- multicystic kidney - There is no functional kidney tissue present in the kidney and it is replaced by a multilocular cyst. This is non-familial and is produced by atresia of a ureter and is always unilateral.
- neoplastic rest - In kidney development, a neoplastic rest can develop under either genetic or epigenetic influence from a hyperplastic rest, originating from an embryonic blastema cell. Normally the majority of nephrogenic rests either regress or become dormant.
- nephrogenic rest - Used to describe the embryonic blastema cells which persist and under either genetic or epigenetic can change to become a neoplastic rest. These neoplastic rests can develop postnatally as a benign form (adenomatous rest) or a malignant Wilm's tumour form. The rests are further characterised by the time of generation leading to different anatomical kidney locations: early intralobar nephrogenic rests (within the renal lobe) and late pelilobar nephrogenic rests (periphery of the renal lobe)
- nephron - (Greek, nephros = kidney) The functional unit of the adult kidney.
- nephros - (Greek, nephros = kidney) Term used to describe features associated with the kidney. (pronephros, mesonephros, metanephros, nephric, nephron, nephroblastoma).
- parietal layer - Cells of the outer of Bowman's capsule that form a simple squamous epithelium. The inner layer is the visceral layer.
- podocyte - (visceral epithelial cell) kidney glomerulus cell forming the main component of the glomerular filtration barrier. (glomerular podocyte) Kidney epithelial cell type in the nephron (kidney functional unit) located in the glomerulus. Podocytes form the visceral layer of Bowman's capsule and are at the filtration barrier between capillary blood and the nephron tubular system and function to ultrafiltrate blood, and support glomerular capillary pressures. The differentiation of podocytes involves the formation of cellular foot processes and then the slit membrane. (More? image)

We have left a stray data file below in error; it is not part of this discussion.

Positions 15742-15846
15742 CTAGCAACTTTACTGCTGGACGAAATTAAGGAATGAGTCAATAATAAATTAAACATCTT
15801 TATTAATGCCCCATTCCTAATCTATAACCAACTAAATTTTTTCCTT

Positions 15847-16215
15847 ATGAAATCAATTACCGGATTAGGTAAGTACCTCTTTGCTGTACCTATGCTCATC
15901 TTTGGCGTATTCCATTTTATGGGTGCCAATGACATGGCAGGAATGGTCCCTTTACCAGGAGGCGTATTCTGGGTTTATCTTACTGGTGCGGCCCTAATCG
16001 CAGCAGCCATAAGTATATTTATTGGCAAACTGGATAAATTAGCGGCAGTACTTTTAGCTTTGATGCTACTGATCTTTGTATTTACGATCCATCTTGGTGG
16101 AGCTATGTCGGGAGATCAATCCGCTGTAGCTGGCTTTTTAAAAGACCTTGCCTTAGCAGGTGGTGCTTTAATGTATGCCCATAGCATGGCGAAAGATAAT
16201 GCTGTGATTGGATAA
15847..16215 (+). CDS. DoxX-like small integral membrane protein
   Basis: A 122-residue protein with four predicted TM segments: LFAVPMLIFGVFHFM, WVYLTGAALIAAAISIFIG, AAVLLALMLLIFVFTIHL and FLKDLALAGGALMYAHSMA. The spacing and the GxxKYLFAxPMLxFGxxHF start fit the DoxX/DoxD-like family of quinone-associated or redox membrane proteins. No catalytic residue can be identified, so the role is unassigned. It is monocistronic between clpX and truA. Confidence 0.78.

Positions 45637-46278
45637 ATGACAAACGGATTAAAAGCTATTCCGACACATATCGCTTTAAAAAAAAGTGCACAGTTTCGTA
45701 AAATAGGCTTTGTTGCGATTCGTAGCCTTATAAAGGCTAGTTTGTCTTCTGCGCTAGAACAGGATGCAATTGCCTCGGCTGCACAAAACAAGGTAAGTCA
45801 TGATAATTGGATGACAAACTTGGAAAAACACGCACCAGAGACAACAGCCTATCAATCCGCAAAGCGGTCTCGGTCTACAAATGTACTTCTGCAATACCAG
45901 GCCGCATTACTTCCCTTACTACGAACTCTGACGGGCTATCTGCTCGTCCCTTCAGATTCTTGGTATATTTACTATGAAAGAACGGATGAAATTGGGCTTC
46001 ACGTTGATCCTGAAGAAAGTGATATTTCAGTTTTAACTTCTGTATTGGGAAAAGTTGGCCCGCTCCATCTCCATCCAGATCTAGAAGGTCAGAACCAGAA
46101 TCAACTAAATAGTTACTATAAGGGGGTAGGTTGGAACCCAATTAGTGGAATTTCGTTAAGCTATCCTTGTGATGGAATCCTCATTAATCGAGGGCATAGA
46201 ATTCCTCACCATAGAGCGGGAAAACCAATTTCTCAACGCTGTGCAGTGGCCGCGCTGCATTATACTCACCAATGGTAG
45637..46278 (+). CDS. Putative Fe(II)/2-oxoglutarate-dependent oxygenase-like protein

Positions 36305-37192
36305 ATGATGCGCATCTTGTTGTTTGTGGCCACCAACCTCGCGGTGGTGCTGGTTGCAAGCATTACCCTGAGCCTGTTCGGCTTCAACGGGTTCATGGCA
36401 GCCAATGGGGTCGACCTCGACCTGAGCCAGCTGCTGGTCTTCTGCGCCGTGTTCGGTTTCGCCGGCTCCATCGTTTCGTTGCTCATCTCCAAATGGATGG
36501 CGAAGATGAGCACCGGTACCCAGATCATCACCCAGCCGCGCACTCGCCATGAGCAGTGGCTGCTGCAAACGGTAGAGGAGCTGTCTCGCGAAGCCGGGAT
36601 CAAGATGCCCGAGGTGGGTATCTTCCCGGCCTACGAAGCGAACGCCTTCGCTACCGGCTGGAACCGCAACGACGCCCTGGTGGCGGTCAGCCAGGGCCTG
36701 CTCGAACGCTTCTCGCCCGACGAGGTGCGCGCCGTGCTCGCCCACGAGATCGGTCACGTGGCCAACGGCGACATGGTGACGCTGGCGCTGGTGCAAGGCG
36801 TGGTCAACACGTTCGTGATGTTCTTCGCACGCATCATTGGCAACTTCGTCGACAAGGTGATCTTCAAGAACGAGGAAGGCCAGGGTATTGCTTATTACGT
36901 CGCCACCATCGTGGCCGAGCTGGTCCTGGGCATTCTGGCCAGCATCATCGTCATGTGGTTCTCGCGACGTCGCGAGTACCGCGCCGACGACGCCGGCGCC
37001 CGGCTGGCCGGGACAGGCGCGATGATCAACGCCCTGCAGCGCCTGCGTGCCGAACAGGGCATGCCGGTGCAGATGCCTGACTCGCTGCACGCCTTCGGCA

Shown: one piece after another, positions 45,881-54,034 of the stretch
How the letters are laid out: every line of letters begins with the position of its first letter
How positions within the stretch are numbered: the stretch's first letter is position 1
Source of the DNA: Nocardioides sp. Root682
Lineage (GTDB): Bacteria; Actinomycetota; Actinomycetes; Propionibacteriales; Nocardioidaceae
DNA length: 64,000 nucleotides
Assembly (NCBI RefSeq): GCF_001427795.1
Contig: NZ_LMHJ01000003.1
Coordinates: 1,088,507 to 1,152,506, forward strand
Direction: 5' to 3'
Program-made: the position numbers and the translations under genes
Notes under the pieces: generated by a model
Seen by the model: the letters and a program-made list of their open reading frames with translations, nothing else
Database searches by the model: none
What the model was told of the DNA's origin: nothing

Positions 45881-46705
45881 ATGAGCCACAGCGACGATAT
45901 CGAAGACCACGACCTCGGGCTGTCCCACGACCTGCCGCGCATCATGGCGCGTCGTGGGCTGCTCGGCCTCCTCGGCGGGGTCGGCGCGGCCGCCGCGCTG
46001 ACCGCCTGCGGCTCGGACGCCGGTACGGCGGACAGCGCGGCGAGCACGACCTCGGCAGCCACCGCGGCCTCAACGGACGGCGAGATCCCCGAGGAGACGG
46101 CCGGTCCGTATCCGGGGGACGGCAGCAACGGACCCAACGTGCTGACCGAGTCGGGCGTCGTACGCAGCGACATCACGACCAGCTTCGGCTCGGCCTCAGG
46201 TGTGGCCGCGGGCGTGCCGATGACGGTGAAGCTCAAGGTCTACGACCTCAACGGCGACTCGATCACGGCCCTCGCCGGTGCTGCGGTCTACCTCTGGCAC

- podocyte specific proteins - podocalyxin, glomerular epithelial protein-1, podocin, nephrin, synaptopodin, and alpha-actinin-4), podocyte synthesized proteins (vascular endothelial growth factor and novH), transcription factors (WT1 and PAX2).
- pronephros - (Greek, pro = before) The first temporary stage of kidney development (pro-, meso-, meta-). This forms the kidney of primitive fish and lower vertebrates. Kidney development occurs within the intermediate mesoderm interacting with endoderm. In humans, this very rudimentary kidney forms very early at the level of the neck. It is rapidly replaced by the mesonephros, intermediate stage kidney, differentiating in mesoderm beneath.
- proteinuria - The abnormal presence of protein in the urine and an indicator of diesease including diabetic kidney disease (DKD, diabetic nephropathy).
- proximal tubule - Portion of the nephron duct between Bowman's capsule to the loop of Henle, divided into the proximal convoluted tubule (PCT) and the proximal straight tubule (PST).
- renal - (Latin, renes = kidney) Term used in relation to the kidney and associated structures (renal pelvis, renal artery)